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by on 26 January 2022

Smashing It


 by John Godber

Teddington Theatre Club, Hampton Hill Theatre, until 29th January

Review by Gill Martin

Three young actors.  Countless characters. One stage. A theatre in the round.

Teddington Theatre Company smashes it!

Teechers, a comic play by John Godber, could have been the inspiration for Derry Girls and The Inbetweeners.   It was first performed in 1987 but scores top marks for resonating with current issues.  It seems particularly relevant post-Covid when so many children have had their education severely disrupted, and when the gap between privileged and struggling schools has widened.

This frantic play within a play depicts three pupils, Gail, Hobby and Salty, along with their newly qualified drama teacher Mr Nixon, attempting to navigate a tortured journey through school life, social policy, bureaucracy, teenage crushes and thuggish bullies.

The trio dominate the stage to address the audience directly: ‘All we want you to do is use your imagination, because there’s only three of us and we all have to play different characters … and narrators, so you’ll have to concentrate!’

In fact Josh Clarke, who plays young Salty, Caroline Gudge (Hobby) and Joanna Taylor (Gail) also have to nail twenty other characters ranging from gushing headmistress and idealistic drama teacher to scary school bully and grumpy caretaker.  They gender bend, playing parts of different ages and vastly different personalities, exploring their hang-ups and insecurities.

It’s dazzlingly fast paced so we did have to concentrate, relying on minimal props (Elton John spectacles, a ruler, wafting scarf, tweed jacket and hats) and actors’ talent.

Fizzing with comic one-liners, the dialogue comes thick and fast. There’s poignancy too, with the realisation that as pupils of Whitewall High comprehensive school, with its 1500 kids and in a Special Priority Area, they could be treated like rhubarb.  ‘Keep them in the dark and shit on them’ is the general idea.

‘They call this school Colditz,’ moans one harassed teacher.  ‘Everyone is desperate to get out.’  How different from the snobby St. George’s school down the road, with its top facilities and high achieving children.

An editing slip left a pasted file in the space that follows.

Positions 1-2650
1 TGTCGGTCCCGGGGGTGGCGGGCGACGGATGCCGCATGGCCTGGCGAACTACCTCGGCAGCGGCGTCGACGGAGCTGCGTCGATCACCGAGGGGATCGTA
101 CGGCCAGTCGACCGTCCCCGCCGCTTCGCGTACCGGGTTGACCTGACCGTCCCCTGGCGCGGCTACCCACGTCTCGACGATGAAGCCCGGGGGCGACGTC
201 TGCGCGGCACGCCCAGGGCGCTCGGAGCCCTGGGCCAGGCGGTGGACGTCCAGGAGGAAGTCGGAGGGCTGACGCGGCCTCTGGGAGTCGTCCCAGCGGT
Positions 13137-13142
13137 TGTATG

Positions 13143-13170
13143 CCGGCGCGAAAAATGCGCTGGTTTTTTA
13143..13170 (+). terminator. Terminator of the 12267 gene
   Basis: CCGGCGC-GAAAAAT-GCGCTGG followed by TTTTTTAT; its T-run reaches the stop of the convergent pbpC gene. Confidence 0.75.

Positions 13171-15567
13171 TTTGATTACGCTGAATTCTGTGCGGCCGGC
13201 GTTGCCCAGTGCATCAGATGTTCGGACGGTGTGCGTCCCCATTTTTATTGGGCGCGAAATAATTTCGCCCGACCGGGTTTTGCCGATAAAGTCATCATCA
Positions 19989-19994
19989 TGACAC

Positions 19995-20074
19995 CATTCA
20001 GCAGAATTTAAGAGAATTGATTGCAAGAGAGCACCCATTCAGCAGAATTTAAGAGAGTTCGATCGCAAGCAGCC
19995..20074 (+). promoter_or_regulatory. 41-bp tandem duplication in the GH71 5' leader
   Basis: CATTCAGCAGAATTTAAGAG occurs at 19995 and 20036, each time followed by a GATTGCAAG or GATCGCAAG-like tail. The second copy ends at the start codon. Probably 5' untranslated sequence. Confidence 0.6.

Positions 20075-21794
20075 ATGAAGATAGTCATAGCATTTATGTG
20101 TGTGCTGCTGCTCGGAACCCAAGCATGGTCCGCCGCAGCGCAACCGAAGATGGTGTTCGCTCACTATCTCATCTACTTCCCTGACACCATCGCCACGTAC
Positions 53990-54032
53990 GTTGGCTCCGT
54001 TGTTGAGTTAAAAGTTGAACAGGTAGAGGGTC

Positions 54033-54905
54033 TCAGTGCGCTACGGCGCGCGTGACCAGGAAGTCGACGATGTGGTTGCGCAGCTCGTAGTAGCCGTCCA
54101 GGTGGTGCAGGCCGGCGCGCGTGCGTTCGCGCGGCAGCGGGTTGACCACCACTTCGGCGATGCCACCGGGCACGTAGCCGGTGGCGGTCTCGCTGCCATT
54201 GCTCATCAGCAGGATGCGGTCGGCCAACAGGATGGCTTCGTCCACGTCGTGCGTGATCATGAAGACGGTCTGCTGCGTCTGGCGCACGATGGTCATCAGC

Drama, thanks to Mr Nixon, could be the saviour for the swearing, smoking low-achievers of Whitewall.

Director Asha Gill certainly echoes this in her programme notes, ‘We started our rehearsal process , a year  late, by first discussing all the different experiences we all had at school. Going to different schools, at different times, with very different personalities, one thing united us.  Unsurprisingly it was drama, where we could step out of our shells, be silly, and develop and understand our own identity without fear of ridicule.’

You can’t help feeling for one of the sixteen-year-olds, who fears ridicule as a late developer leaving school for the adult world. ‘Out there nobody cares,’ he says, blaming politicians.  ‘Men on the telly with funny haircuts. They’re liars.  They don’t care. And they’re not bothered they don’t care.’  It seems Godber, one of the UK’s most performed playwrights, had an eye on the future.

The writer who brought us BouncersShakers and September in the Rain says of this play: ‘At the heart of Teechers is the very real assertion that the arts, and especially drama, should form an essential part of the school curriculum.  It also attempts to demonstrate the effect that exposure to the arts has on young people.’

Teechers wears its age lightly with its talented young cast.  The lively music, from the Runaways, The Smiths, Nirvana and Ozzy Osbourne to name just a few tracks, keeps up the pace.

And the backstage crew, led by Mike Elgey, successfully tackled the transformation of Hampton Hill Theatre to build a set in the round and bring all the audience closer to the boisterous action.

Gill Martin, January 2022

Photography by Jojo Leppink, Handwritten Photography

One Comment
  1. Sunny Bisla permalink


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